“Here in Alaska, I don’t think there’s any exception. There’s going to be interest in what people are going to do, but given our setup, I don’t think that’s going to happen. Nothing’s going to happen with that,” she said.
Anything that becomes law will require compromise and bipartisan support, as well as the consent of Republican Gov. Mike Dunleavy. That can be tough to find: In the 32nd Legislature, 686 bills were introduced but only 111 became law.
Abortion-related legislation faces a particularly high hurdle here because the Alaska Supreme Court has ruled that abortion access is protected by the privacy clause of the Alaska Constitution. Restricting abortion would require a new ruling from the court or a constitutional amendment. Dunleavy has said he will propose such an amendment, but passage requires a supermajority in the House and Senate.
“I can’t see anything too radical — either left or right — getting by the Senate, and if there’s a level of bipartisanship in the House organization, that’s just another roadblock for legislation that’s controversial,” said Rep. Dan Ortiz, I-Ketchikan.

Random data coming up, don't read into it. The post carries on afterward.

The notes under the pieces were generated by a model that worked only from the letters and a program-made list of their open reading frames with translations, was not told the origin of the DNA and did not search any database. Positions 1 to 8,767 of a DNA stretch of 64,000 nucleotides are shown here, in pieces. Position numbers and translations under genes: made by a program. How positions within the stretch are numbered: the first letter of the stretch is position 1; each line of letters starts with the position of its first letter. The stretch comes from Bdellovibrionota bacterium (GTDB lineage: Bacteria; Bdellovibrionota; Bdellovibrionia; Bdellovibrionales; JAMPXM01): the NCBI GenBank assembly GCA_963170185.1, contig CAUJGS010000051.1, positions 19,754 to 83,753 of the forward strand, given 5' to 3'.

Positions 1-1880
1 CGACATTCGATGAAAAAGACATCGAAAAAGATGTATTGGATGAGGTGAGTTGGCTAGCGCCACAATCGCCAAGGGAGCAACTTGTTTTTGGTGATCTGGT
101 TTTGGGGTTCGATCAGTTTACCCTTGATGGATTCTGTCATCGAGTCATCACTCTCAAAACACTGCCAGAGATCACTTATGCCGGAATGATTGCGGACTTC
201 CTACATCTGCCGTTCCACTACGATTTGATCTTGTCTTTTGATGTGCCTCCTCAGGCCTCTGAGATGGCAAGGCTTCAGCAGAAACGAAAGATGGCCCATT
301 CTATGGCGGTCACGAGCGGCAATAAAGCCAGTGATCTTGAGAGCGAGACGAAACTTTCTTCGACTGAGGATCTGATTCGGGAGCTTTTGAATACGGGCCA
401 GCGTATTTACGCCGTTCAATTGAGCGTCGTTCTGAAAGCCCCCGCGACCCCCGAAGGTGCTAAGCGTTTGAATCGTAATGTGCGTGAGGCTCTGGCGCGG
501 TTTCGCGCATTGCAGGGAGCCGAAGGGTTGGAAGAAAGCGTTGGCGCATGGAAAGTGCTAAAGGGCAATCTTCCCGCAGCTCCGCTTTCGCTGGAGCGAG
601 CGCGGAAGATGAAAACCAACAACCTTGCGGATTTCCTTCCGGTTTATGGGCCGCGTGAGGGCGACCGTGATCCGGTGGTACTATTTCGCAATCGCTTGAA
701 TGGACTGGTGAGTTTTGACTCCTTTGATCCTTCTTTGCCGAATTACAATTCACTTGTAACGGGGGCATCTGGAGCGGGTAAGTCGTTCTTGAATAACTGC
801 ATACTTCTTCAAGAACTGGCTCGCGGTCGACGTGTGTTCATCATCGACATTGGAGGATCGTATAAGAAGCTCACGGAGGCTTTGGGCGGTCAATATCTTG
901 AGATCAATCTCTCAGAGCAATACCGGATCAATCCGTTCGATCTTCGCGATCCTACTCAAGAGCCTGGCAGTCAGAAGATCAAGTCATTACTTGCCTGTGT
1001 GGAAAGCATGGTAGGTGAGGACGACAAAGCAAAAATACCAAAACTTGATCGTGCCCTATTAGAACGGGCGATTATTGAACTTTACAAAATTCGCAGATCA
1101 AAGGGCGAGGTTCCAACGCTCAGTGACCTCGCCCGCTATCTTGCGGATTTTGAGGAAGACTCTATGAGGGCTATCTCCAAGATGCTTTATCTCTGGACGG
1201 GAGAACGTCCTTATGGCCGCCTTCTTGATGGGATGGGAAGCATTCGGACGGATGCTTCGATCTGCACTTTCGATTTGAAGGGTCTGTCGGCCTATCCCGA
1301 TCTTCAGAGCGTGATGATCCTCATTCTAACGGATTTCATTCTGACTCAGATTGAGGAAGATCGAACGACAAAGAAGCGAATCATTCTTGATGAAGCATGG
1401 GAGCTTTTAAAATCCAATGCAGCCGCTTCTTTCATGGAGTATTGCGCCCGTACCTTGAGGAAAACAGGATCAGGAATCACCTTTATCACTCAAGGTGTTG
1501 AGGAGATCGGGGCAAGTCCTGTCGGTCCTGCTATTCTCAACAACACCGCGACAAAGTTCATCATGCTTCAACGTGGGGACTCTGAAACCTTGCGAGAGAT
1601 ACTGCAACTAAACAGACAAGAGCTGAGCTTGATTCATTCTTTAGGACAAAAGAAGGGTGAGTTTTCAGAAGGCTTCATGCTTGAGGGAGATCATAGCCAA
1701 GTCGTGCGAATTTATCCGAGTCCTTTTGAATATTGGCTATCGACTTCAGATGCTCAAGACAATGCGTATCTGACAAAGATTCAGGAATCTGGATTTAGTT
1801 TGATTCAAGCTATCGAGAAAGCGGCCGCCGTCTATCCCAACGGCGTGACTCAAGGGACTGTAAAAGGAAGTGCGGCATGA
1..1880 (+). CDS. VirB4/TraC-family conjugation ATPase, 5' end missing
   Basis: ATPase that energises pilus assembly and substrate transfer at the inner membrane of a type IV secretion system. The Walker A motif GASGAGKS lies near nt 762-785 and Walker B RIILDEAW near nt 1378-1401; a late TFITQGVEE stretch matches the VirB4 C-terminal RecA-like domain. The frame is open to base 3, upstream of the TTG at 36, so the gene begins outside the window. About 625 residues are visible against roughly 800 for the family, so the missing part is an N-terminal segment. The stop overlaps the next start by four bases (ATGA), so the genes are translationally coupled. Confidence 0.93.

Senate President Gary Stevens said members of the 17-person Senate supermajority will meet starting Thursday in Girdwood to begin considering their legislative priorities.
That work will continue through the start of the session on Jan. 17, he said.
“It’s going to be pretty much moderate issues that we deal with. No extreme issues, I wouldn’t think,” he said.